Prospero, Ariel, Reith and Gill: A BBC Radio 4 dramatisation
Narrated By: , , , ,
Date: January 2011
Duration: 0 hours 43 minutes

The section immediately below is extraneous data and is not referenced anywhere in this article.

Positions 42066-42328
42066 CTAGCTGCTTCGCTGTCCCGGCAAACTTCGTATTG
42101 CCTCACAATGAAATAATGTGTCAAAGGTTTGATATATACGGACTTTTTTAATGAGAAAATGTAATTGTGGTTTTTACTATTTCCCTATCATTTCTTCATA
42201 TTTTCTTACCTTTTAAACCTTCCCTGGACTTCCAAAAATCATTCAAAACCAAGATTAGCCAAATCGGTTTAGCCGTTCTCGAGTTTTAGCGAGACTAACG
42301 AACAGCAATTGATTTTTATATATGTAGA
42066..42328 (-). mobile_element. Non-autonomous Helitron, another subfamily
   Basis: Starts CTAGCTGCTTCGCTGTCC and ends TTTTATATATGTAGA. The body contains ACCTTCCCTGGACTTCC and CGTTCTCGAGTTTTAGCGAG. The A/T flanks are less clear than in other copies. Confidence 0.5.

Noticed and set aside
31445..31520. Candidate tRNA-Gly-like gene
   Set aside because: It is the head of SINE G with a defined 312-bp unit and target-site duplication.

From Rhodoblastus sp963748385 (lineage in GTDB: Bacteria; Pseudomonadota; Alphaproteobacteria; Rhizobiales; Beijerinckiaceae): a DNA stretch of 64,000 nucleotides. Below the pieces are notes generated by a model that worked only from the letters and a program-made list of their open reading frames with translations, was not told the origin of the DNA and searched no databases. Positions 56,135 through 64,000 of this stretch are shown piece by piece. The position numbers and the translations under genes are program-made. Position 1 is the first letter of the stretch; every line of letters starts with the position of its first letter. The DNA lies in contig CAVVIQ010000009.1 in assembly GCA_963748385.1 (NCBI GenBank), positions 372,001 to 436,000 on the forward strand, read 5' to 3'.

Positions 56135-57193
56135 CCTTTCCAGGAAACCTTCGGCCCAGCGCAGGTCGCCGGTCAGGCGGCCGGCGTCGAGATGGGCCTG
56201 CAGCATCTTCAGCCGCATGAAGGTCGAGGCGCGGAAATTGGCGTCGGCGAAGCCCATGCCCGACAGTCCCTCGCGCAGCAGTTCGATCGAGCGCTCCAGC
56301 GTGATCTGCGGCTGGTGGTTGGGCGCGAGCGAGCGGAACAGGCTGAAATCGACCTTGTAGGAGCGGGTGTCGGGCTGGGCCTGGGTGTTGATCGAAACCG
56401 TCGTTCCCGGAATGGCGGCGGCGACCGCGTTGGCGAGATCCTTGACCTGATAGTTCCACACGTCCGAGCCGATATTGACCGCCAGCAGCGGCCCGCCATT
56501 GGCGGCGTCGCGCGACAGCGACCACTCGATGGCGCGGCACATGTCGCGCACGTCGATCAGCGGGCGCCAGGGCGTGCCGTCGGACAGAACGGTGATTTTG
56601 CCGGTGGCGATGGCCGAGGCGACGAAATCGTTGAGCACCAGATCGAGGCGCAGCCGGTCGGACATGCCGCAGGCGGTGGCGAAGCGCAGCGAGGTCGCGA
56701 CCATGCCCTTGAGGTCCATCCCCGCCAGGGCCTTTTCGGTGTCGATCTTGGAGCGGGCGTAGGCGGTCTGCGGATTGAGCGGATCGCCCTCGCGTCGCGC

Gary Brown's BBC Radio 4 full-cast comedy dramatisation about artist Eric Gill's clash with the BBC over his famous sculpture of Prospero and Ariel, starring Anton Lesser as Eric Gill and Tim McInnerny as Sir John Reith, the first Director General of the Corporation. Originally broadcast in the ‘Afternoon Play’ slot on Wednesday 9 June 2010. Inspired by real events, the play charts a clash between the BBC's Governors and the artist over the propriety of the sculpture's appearance. Gill became quite a celebrity as he carved the statue in situ on scaffolding in front of Broadcasting House. In his trademark smock and beret, he drew the attention of the tabloid papers and became known as the ‘Married Monk’. The play imagines conversations between Sir John and the artist as he passes him on his way into Broadcasting House each morning. Framed with a period newsreel-style commentary, the comedy playfully deals with the perennial tension between the Establishment and the Artist. The strange and mysterious Gill contrasts with the authoritarian but often troubled figure of Reith, but in the end the sculpture focuses their thoughts about the role of Art in the life of mankind. While this is a comedy, the play touches a little on the well-documented darker side of both men's nature, and offers an insight into one of the more celebrated events of early BBC history. Brown's play speculates on how Reith struggled with the Governors and with his own psyche in dealing with one of the trickier events in the early days of the BBC. It also looks at how Gill, the artist, struggled with reconciling his unusual beliefs and lifestyle with a major commission from the heart of the Establishment. The cast is completed by Jon Glover as the Newsreel Reporter, David Seddon as Charlie, Stephen Darcy as Father Sean, Tina Gray as Lady Snowden and Alison Pettitt as the Nanny. Written by Gary Brown and directed by Peter Leslie Wild.